7 Things Every Mom Can Learn from a Dad

7 Things Every Mom Can Learn from Dads7 Things Every Mom Can Learn from Dads

As a mom to 6-month-old twins, I've developed a certain way of doing things when it comes to parenting. It's hard for me not to cringe when dad steps in and takes over because let's face it, he doesn't know that the teeny-tiny washcloths get stacked on the right side of the drawer under the crib, or that there's a special pad that protects the pad that goes on the changing table.

But what I've come to realize is that when I refrain from correcting my husband or showing him how to do things my way, he starts to feel even more confident handling the babies - and I get some much-needed help! The bonus is that when we let dads be dads, we can actually learn something from them.

Here's what I've learned from watching my husband and other dads - let me know if you agree!


They don't read tons of parenting booksThey don't read tons of parenting books

1. They don't read tons of parenting books
When the little one isn't sleeping enough, mom scours different websites, checks out online chat rooms, and takes out books from the library espousing different sleep-scheduling methods. The dads I know go by trial and error, and for the most part, the result is usually the same!










Related: 10 things mothers do better than fathers


They don't feel guilty for workingThey don't feel guilty for working

2. They don't feel guilty for working
I find that when I work, I worry about missing time with the kids. When I'm with the kids, I think about the work I should be doing. It's a losing battle. Since more dads tend to maintain clearer boundaries between work and family, they can be more present when they're actually parenting!
















They don't stress about whether they're doing things perfectlyThey don't stress about whether they're doing things perfectly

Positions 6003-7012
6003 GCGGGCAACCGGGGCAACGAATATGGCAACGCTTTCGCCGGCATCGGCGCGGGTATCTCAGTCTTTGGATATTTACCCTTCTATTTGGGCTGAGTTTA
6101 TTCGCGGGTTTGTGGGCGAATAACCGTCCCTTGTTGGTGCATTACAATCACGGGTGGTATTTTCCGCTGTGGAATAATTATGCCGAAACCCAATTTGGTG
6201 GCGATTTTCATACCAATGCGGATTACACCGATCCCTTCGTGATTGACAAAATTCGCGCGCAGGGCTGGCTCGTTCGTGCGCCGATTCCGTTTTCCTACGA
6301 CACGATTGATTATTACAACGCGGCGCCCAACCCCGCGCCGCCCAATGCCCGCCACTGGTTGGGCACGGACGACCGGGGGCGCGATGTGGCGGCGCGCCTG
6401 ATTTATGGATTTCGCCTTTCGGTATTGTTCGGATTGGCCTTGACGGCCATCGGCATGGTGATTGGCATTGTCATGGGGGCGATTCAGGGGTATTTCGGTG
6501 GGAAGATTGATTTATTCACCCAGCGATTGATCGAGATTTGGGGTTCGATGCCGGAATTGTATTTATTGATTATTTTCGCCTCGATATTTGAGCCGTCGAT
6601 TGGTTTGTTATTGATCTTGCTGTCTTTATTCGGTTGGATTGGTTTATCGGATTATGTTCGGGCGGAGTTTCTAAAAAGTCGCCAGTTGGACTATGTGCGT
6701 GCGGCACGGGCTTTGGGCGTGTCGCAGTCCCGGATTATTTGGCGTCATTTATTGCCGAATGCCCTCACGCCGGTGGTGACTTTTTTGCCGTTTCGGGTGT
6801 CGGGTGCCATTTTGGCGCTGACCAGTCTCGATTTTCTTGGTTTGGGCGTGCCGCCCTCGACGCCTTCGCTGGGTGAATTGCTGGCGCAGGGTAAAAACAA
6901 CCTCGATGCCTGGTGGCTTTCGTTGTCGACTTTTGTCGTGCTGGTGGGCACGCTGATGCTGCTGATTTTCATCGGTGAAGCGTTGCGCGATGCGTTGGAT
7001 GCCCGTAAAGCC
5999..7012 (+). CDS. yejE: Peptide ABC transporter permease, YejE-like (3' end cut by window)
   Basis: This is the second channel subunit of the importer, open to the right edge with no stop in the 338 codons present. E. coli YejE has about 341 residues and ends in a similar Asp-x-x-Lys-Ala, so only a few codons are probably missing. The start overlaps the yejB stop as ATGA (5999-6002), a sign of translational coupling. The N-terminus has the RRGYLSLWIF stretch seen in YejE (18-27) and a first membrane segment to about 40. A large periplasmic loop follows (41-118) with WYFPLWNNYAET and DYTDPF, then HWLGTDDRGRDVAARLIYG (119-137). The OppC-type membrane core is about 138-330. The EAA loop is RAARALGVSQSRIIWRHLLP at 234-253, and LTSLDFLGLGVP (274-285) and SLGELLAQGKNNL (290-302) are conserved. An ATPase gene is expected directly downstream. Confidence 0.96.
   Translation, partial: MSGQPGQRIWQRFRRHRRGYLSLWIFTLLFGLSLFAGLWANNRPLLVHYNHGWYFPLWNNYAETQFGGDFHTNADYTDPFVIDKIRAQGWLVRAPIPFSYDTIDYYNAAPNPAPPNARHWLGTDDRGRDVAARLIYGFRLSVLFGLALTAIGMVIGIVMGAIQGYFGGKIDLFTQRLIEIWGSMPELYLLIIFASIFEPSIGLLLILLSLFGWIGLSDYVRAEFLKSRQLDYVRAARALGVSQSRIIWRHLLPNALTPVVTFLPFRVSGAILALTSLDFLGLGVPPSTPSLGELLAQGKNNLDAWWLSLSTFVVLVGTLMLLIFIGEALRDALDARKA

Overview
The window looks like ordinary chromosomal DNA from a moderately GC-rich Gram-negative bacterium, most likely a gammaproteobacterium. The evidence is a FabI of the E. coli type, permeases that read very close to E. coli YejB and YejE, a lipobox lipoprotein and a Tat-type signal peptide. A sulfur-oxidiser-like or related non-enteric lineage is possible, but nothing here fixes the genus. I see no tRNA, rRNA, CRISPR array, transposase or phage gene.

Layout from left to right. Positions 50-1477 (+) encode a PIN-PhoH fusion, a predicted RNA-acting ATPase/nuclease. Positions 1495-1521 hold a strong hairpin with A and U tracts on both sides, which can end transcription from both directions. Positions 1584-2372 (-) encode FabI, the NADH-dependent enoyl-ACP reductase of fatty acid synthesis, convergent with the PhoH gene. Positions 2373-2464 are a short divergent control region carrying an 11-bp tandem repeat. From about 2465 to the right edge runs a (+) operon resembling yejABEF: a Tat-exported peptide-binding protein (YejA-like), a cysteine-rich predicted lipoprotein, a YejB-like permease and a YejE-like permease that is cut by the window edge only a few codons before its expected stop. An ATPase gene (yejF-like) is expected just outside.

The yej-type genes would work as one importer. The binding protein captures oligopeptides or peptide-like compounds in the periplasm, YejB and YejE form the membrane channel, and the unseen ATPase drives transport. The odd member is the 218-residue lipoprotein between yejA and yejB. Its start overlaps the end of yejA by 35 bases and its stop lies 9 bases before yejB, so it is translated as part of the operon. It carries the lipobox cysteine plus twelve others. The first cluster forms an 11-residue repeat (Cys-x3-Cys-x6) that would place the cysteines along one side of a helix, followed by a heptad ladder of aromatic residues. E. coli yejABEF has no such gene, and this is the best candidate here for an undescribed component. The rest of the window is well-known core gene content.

3. They don't stress about whether they're doing things perfectly
Plenty of mothers wonder whether they're doing mom stuff right, whether it's breastfeeding, bottle-feeding, or burping their little ones. Dads, on the other hand, are usually willing to jump right in without a lot of concern for perfectionism. So what if the diaper is on backwards? At least it's on, right?










They don't freak out over kids' boo-boosThey don't freak out over kids' boo-boos

4. They don't freak out over kids' boo-boos
When our wee ones get a first bruise or cut, motherly instincts kick in and tell us to nurture. Dads are more apt to play things cool, which can be extremely helpful in teaching kids not to overreact during mishaps (although I'll admit it: mom still might!).










Related: 10 most ridiculous things people still think dads can't do


They do things with the kids that they're interest inThey do things with the kids that they're interest in

5. They do things with the kids that they're interested in... which makes it more fun for them
While moms investigate the proper books to read to their kids and which TV shows (if any) are appropriate, dads are often more easy-going in this area and tend to choose activities that they like doing with their little ones, from playing ball to cooking to just running around.









They don't care about coordinating babies' outfitsThey don't care about coordinating babies' outfits

6. They don't care about coordinating babies' outfits
When mom's on wardrobe duty, the baby's decked out in a coordinated outfit that costs more than the one mom's wearing. When dad dresses baby, she's sporting clashing colors, mismatched socks, or a onesie that's not weather-appropriate. I've learned to relax a little on this front: The kid's just going to spit up on it in two minutes, anyway!








They ask for help when they need itThey ask for help when they need it

7. They ask for help when they need it
Let's face it: Most of us see ourselves as Supermoms who don't need help with the door or anything else, thanks! If the dads I know care about it, they don't show it: They're more apt to ask for help when they need it, including enlisting the help of moms they see when they're out for a stroll. (Note: Unfortunately, this doesn't mean they are any less stubborn about asking for directions or assembling furniture from Ikea.)

- By Ronnie Koenig

For 3 more things every mom can learn from dads, visit Babble!

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